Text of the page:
Friday, November 25, 2016

Monitoring the California Drought, Via the Road

There are two ways to evaluate and monitor a drought. There's the usual method, where people use data on precipitation, snowpack level and streamflow discharge and all that, and it's all well and good. But there's also the Geotripper method of looking at Mt. Shasta in Northern California when I drive by, once at Thanksgiving, and again at Christmas. Folks can have a debate on which method is the most accurate, but it would probably be a stupid argument. I would end up telling people to listen to the science, not to their own local and limited observation (note: this is also an argument to use in the so-called "debate" about global warming).
Still, the Geotripper method has an advantage: one has to hit the road and look at Mt. Shasta, and it is always a beautiful mountain to observe. It is the second highest of the Cascades volcanoes (14,179 feet; 4,321.8 meters), and the most voluminous of the stratovolcanoes (the lesser-known shields like Medicine Lake Highland are larger but shorter). And this year's observation is positive. There is a lot of snow covering the mountain already. Maybe the drought is easing a little bit?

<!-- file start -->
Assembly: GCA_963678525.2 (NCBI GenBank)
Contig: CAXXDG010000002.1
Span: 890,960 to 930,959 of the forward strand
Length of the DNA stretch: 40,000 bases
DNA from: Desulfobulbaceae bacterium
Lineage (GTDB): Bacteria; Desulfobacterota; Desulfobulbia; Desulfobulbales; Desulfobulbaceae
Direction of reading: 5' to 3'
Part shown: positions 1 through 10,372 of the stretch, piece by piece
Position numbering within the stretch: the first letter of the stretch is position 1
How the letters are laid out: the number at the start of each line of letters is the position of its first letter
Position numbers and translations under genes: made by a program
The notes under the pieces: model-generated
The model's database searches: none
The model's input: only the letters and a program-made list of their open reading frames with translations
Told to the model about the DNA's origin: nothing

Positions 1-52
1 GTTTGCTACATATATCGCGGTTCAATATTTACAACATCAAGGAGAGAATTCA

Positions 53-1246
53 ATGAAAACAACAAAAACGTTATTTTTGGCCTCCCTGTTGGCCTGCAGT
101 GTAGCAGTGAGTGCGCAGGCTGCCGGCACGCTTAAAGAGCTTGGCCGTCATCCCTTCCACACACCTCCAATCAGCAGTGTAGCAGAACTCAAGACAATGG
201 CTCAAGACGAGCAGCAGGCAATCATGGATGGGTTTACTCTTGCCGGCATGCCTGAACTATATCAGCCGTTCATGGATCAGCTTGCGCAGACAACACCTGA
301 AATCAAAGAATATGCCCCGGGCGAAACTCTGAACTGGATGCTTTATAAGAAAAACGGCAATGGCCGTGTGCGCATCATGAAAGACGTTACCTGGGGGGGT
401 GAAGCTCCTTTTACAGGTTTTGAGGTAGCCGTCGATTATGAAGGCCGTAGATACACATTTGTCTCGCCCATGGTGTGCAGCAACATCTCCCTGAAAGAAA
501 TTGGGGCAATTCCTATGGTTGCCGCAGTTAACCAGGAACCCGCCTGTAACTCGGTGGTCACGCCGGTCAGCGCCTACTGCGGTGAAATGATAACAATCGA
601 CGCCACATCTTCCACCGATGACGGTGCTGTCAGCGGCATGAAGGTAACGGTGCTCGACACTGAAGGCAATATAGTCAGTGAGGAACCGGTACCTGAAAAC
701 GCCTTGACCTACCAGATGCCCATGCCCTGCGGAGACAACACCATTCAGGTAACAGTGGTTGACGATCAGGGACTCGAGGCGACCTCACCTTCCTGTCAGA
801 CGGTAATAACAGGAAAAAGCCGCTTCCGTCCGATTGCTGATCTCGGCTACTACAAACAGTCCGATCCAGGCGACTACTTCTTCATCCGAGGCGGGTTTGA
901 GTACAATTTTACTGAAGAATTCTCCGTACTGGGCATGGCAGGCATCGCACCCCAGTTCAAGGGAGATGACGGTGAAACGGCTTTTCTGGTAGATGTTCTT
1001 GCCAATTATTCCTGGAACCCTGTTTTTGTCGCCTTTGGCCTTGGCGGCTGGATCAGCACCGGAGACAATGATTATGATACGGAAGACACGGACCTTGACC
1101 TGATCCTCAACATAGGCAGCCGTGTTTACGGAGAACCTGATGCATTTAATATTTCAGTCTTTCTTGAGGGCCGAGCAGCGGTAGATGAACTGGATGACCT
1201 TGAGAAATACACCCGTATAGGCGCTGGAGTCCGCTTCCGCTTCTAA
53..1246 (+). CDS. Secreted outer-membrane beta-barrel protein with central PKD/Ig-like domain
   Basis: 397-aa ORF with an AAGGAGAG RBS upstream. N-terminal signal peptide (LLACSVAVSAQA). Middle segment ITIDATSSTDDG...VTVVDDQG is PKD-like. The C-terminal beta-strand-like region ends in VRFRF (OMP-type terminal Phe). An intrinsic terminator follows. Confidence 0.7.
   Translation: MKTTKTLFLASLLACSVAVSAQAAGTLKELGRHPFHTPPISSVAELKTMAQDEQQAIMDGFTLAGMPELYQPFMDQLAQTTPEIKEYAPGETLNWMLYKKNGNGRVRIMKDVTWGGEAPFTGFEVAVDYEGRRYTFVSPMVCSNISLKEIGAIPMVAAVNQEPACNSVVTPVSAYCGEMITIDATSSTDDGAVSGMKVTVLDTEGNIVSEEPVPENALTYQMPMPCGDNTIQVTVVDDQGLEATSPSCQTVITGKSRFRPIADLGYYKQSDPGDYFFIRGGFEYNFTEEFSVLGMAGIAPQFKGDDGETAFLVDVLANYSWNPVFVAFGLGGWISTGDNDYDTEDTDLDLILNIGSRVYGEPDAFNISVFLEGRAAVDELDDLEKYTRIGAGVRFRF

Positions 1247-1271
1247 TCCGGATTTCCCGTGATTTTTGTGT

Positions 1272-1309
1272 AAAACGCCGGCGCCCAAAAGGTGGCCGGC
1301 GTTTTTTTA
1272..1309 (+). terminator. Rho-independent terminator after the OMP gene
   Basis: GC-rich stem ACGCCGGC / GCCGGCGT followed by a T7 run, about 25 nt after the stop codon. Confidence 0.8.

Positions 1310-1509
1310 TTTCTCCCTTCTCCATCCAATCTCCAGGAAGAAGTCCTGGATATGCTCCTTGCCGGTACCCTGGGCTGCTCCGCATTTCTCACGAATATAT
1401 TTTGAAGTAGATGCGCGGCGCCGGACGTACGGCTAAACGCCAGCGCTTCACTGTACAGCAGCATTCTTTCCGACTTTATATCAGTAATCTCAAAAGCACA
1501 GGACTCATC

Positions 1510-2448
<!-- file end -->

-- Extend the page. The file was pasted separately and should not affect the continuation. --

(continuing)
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Here's how it looked in November 2012. So obviously the Geotripper method works great...
The drought this month. Source:
The real data actually is a bit encouraging. In 2015, the entire state was in serious trouble. More rain fell in northern California this year, and the area under the most severe drought condition has shrunk. A little bit, anyway. 12% of the state, in the far north, is back to "normal". There is still a huge area classed as "exceptional drought" in central and southern California, and if we don't get some big storms down that way, the fires are going to get worse. The trees will continue to die by the millions. And our economic problems in the agriculture sector will continue to mount.
Drought conditions, February 2015

The news from our state reservoirs is also mixed. Lake Shasta and Don Pedro are presently where they are supposed to be at this time of year, but others are low. New Melones is at 38% of where it should be by this time. Others are in the 60-70% range.
It's early in the rain season, so there is hope. There's always hope...

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